Natural gas vehicles, or NGVs, hold tremendous promise for both the U.S. and the world’s future. Not only is natural gas significantly cheaper than oil on an energy-equivalent basis right now, vehicles running on liquefied natural gas (LNG) or compressed natural gas (CNG) release about 25% less carbon dioxide on average than their gasoline and diesel-powered counterparts.
While the nation as a whole seems energetic about the concept of using alternative fuels to power their vehicles, one state is expected to be a clear standout in facilitating the shift toward NGVs over the next year and a half – Texas.
Texas to lead the way in NGV fueling stations
According to Lynn Lyons, a spokeswoman for the Texas Clean Transportation project, the Lone Star State leads the way in the number of proposed fueling stations for natural gas vehicles. Over the next six to 18 months, the number of refueling stations in Texas supplying LNG, CNG, or both is projected to double, from a little over 60 currently to more than 120.
Of the planned new stations, 23 will supply LNG, while the remaining 39 will be equipped to meet the refueling needs of CNG-powered vehicles. According to Lyons, Texas is poised to lead the way due to a combination of factors, including strong support from the state government and enthusiasm among transportation fleet owners.
However, while Texas plans on adding more stations than any other state over the next year and a half, its current refueling infrastructure pales in comparison to California, which boasts the most refueling stations of any state by far. Of the approximately 70 LNG fueling facilities currently dotting the country, nearly two-thirds are located in the Golden State, as are more than a fifth of the nation’s roughly 1200 CNG stations.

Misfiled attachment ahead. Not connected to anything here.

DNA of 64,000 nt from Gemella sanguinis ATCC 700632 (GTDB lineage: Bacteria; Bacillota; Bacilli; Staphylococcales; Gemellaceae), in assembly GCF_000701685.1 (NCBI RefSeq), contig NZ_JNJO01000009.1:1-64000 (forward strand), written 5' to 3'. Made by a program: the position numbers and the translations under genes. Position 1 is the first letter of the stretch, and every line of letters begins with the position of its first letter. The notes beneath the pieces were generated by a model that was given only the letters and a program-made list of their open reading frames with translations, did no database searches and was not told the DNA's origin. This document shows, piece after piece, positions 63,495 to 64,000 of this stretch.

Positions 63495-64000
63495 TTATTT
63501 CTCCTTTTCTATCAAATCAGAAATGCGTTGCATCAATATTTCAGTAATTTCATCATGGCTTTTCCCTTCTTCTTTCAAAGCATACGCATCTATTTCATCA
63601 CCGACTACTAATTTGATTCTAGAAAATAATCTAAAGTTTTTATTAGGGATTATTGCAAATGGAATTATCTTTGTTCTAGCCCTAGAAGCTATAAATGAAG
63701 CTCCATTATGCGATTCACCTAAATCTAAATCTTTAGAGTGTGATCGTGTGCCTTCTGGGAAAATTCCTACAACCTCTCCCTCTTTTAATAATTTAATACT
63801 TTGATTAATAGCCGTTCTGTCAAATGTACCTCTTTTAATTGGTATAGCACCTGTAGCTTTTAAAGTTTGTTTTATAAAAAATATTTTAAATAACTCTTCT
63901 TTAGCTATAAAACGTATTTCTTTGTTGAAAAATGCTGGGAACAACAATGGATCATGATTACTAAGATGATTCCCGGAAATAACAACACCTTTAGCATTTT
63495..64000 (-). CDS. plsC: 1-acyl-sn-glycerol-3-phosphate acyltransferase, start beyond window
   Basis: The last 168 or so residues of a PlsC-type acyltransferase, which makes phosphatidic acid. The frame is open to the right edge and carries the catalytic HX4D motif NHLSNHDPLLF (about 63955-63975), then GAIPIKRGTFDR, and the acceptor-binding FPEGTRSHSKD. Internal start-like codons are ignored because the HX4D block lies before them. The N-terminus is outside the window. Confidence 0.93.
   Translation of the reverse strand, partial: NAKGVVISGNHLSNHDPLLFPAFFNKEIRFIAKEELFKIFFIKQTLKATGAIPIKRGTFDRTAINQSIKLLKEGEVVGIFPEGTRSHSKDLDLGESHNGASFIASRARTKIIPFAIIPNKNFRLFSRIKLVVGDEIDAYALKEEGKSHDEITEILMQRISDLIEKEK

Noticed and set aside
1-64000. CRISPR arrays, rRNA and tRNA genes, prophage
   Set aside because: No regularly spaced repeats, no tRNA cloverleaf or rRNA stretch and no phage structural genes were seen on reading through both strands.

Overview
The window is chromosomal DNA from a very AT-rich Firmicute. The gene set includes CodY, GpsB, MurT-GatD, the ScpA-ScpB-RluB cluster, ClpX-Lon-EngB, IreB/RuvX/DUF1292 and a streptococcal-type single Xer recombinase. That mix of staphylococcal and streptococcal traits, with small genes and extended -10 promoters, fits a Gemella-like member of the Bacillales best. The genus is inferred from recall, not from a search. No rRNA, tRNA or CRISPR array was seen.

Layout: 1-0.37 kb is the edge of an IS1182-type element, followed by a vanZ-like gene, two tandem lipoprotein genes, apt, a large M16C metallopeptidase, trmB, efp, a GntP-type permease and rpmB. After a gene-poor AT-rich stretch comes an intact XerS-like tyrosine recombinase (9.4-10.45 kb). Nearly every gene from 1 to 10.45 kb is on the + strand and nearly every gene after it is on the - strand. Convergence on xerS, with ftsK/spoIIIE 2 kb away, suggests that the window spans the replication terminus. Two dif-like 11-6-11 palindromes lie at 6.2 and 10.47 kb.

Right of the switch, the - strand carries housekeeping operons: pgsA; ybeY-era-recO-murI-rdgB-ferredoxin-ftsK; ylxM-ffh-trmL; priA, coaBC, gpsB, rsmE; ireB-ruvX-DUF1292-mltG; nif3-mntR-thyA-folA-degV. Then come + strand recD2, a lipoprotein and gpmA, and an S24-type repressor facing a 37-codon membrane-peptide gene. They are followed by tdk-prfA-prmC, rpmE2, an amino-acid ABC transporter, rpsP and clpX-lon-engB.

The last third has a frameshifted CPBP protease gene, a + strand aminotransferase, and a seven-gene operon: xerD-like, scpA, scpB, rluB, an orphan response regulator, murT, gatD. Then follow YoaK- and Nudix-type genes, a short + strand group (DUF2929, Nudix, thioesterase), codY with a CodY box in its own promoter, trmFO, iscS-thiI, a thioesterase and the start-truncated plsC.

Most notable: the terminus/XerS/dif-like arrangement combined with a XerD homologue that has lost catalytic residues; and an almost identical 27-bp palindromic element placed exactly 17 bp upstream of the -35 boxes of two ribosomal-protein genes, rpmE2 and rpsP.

According to data from the Alternative Fuels & Advanced Vehicles Data Center, a U.S. Department of Energy program initiative, California had 257 CNG stations and 42 LNG stations as of April 25, whereas Texas had 57 CNG stations and nine LNG stations. In fact, Texas currently lags even New York, Oklahoma, and Utah in terms of the number of CNG stations.
Growth in natural gas as transport fuel
The enthusiasm about NGVs stems from the nation’s massive supply of natural gas, made possible by radical advances in drilling technologies that have helped unlock a previously inaccessible bounty of shale gas. According to a recent study by PIRA Consulting, U.S. vehicles could use as much as 5 trillion cubic feet of the cleaner-burning fuel by the year 2030.